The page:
Last week, the Delaware State Supreme Court unanimously ruled that the appeal by former Lewes pediatrician Earl Bradley of his conviction on charges he abused young patients was without merit.
“Earl Bradley will never walk out of prison,” assured Delaware Attorney General Beau Biden, following the Court’s findings. “We are gratified by the clarity of the Court’s thoughtful and well-crafted decision and the finality that it brings to the legal process. Our job — to take care of the victims and their families as they heal from these unspeakable crimes — will never end.”
In June 2011, Bradley was found guilty by Sussex County Superior Court Judge William C. Carpenter Jr. on all charges against him. He was subsequently sentenced to 14 consecutive life sentences in prison for the 14 counts of rape in the first-degree. He was also sentenced to an additional 164 years in prison for the five counts of assault in the second degree and five counts of sexual exploitation of a child.
Bradley’s attorneys appealed the Superior Court’s decision to the State Supreme Court in May 2012. Following the initial three-judge hearing, an en banc hearing was called for all members of the Court to hear the appeal.
In the appeal, Bradley’s attorney, public defender Robert Goff, argued that a warrant allowing police to search Bradley’s BayBees Pediatrics clinic in Lewes following claims of abuse did not give cause for searching exterior buildings on the property.
The appeal argued that it had not been established that the medical records pertaining to certain patients would be found in a digital format and that police exceeded the scope of the warrant by “by proceeding with a general search to locate and seize evidence without probable cause.”
That evidence included a digital thumb drive connected to a computer in an outbuilding Bradley used as an office. The drive contained files that helped convict Bradley on many of the charges initially filed against him.
In the Court’s 22-page opinion, dated Sept. 6, 2012, the judges ruled that they found that police acted reasonably in their search of Bradley’s medical practice.
“This was not a general, exploratory search prohibited by the United States and the Delaware Constitutions,” the ruling stated. “The police properly searched the white outbuilding identified in the warrant and the main office building for patient ‘files,’ whether in digital or paper format. When a detective encountered a depiction of crimes potentially outside the warrant’s scope, he immediately stopped his review and applied for another search warrant, which was issued before any further search was conducted. Accordingly, we conclude that Bradley’s claims lack merit.”
The Court also addressed Bradley’s argument that there was no probable cause to search the outbuildings on the property.
“The affidavit described other witnesses and complainants having stated that Bradley carried his patients around the office during their medical appointments. The father’s statement provided a reasonable basis to infer that Bradley carried patients to the outbuilding for medical examinations. Given this use and the proximity of the outbuilding to the main practice room, it also was reasonable to infer that Bradley used the space for medical examinations or office work,” they wrote, adding that, because Bradley had been witnessed carrying a patient to the buildings, it was reasonable to infer he was using those buildings for examinations or office work.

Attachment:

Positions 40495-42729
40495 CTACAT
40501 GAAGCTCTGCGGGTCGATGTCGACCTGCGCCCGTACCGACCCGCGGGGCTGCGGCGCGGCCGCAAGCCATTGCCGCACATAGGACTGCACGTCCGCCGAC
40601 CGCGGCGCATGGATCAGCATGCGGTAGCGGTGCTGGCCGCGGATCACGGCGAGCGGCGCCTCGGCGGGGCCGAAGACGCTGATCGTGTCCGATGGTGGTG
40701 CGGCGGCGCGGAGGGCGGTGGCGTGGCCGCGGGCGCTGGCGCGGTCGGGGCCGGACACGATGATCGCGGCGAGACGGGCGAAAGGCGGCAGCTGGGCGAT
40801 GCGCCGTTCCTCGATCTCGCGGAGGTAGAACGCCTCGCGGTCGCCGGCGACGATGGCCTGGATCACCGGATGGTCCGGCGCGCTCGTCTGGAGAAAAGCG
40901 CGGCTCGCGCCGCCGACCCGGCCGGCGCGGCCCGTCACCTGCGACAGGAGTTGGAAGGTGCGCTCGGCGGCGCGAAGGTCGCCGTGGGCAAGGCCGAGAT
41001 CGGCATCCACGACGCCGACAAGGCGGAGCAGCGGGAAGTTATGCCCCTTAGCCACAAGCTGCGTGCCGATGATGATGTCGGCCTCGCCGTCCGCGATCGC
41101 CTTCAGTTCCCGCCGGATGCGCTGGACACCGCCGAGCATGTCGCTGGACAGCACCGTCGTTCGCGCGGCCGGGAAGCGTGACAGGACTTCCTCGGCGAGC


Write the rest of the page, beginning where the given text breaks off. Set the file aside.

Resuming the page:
“The search warrant listed the ‘place’ to be searched as ‘BayBees Pediatrics, 18259 Coastal Highway, to include a white outbuilding, located on the property.’ Thus, the warrant did not expressly limit the search to any particular building(s) on the property… Under the circumstances, it was reasonable for the police officers executing the warrant to conclude that Building B was the white outbuilding. Building B was a separate building on the BayBees Pediatrics property with three white sides and a white entrance.”
Bradley’s attorneys also argued that there was no probable cause to establish a link between patient medical files and the allegations of inappropriate examinations.
“We disagree. The affidavit is replete with information that the complainants received vaginal examinations during routine medical visits. It is common sense to infer that a patient’s medical file would be relevant in determining whether the vaginal examinations were part of an appropriate course of treatment or whether instead they were a guise for improper sexual contact.”
It was also argued by Bradley’s attorneys that the warrant did not cover the seizure of any electronic media and that the police had no cause to assume medical files would be found on a thumb drive, or any other electronic device.
“The warrant did not limit the items subject to seizure to paper files,” noted the opinion. “It was reasonable for the police to continue the search on computers and digital storage devices for other files relating to the eight complainants. It also was reasonable to search for such files in Building B, given the averment that Bradley used that building in his medical practice… The search warrant also authorized a search of “files to include medical files” and did not limit the search to files that were plainly labeled as medical files.
“We refuse to interpret the warrant so narrowly as to hold that a digital file must have been labeled with the patient’s name or the exact date of a confirmed visit, and kept in a traditional text format, to permit review in these circumstances.”
The justices unanimously found all Bradley’s arguments to be without merit and upheld Carpenter’s original sentence.
Bradley’s next option for appeal is to federal court. No such appeal had been filed by the Coastal Point’s press deadline mid-week.